What is CDN and How Does CDN Work?

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Mel Khamlichi
Webmaster and technical Director at Osradar.com Linux/Unix Guru Technology and hardware addicted Location : Amsterdam Netherlands

In this review, I’m going to be discussing CDNs, or Content Delivery Networks. I will talk about why they are relevant and important to know about if you run a website or you are interested in starting a website. Everyone should know what these are, so you know whether or not you need one. I will argue that probably everyone needs one, it’s just with the state of the internet today.

There are a couple of CDNs you may be familiar with already: CloudFlare, Incapsula, and Akamai. All these do essentially the same thing.

In a nutshell, what a CDN does is it basically puts a kind of buffer between your website and anyone trying to access it. So what you do is kind of redirect your DNS records through the CDN. So people who are accessing your website don’t necessarily directly interact with your website server, they first have to go through this CDN. And there are a lot of benefits for this not just for security, but also the performance.

You may have heard of something called caching. What this basically does is instead of people having to go and retrieve from your website every time they want to visit it, what the CDN does is saves a snapshot of your website and then if someone or a lot of people want to go to your website, instead of having to send a lot of requests to your website, the CDN kind of holds that snapshot in its server. It takes a lot of load off your server. Also, that is beneficial for people who are distributed all around the globe. Instead of people having to send a request all the way to your home server, or the website’s main server, it will go to the nearest CDN server and get that cached copy instead of having to go all the way to your server which is going to increase the responsiveness and improve the performance of your website.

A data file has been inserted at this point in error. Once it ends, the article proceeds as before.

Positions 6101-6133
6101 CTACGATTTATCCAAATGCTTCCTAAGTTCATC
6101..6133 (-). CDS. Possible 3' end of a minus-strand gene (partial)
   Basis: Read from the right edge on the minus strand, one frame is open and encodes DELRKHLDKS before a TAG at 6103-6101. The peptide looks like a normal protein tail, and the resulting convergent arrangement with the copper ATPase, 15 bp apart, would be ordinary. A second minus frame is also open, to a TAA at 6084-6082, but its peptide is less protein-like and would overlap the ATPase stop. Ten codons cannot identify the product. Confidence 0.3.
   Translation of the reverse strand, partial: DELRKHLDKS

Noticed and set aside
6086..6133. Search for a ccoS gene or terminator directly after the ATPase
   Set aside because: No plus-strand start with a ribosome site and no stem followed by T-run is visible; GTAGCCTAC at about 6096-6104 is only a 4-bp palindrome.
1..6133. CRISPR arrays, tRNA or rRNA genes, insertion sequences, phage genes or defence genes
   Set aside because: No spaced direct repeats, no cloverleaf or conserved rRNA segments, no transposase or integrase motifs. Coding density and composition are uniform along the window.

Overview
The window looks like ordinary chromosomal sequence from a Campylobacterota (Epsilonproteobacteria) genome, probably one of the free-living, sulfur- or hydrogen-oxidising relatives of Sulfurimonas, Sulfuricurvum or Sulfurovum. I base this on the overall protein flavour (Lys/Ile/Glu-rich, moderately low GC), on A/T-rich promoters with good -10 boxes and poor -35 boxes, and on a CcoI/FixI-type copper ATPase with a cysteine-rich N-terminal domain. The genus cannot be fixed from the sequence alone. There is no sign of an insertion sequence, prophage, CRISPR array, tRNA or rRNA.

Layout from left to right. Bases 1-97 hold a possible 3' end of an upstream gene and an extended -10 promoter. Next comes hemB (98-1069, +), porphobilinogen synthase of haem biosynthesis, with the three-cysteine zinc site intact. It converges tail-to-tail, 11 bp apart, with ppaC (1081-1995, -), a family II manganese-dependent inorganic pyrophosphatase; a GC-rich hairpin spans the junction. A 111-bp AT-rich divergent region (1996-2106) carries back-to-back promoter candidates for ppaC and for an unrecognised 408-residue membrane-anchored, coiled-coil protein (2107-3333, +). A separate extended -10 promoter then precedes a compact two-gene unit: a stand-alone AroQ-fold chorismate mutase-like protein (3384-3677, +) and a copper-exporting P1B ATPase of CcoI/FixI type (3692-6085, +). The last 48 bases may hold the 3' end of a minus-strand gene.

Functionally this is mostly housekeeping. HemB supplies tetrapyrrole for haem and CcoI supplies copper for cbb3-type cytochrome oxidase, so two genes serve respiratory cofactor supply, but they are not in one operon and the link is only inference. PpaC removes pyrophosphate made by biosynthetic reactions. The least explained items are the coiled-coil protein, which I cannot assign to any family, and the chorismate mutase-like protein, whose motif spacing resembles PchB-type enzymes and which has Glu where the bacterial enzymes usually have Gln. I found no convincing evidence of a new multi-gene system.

So as a quick summary, the two main performance benefits is there’s going to be decreased latency because you’re going to a physically closer location to get the website content and also, if there is a lot of people visiting the website, there is lower load because it’s not going directly to the server. So it’s going to be an improved speed that way.

As a side note, the CDN may occasionally direct the person to go directly to your server if there’s stuff that’s not static or it changes a lot. Then, that could be an instance where we wouldn’t get a cached copy but for the most part, you’re going to see an improvement.

The next benefit of getting a CDN is security. Now like I said, there is a buffer between your website and the person or a bot for example, so you get a little bit of extra protection especially if the CDN has what is called a WAF (Web Application Firewall) which most of them do offer this service although they do differ in the actual quality of that firewall. Another huge benefit for security is DDoS protection.

So that’s pretty much it. I thought I would just bring this to our reader’s attention.

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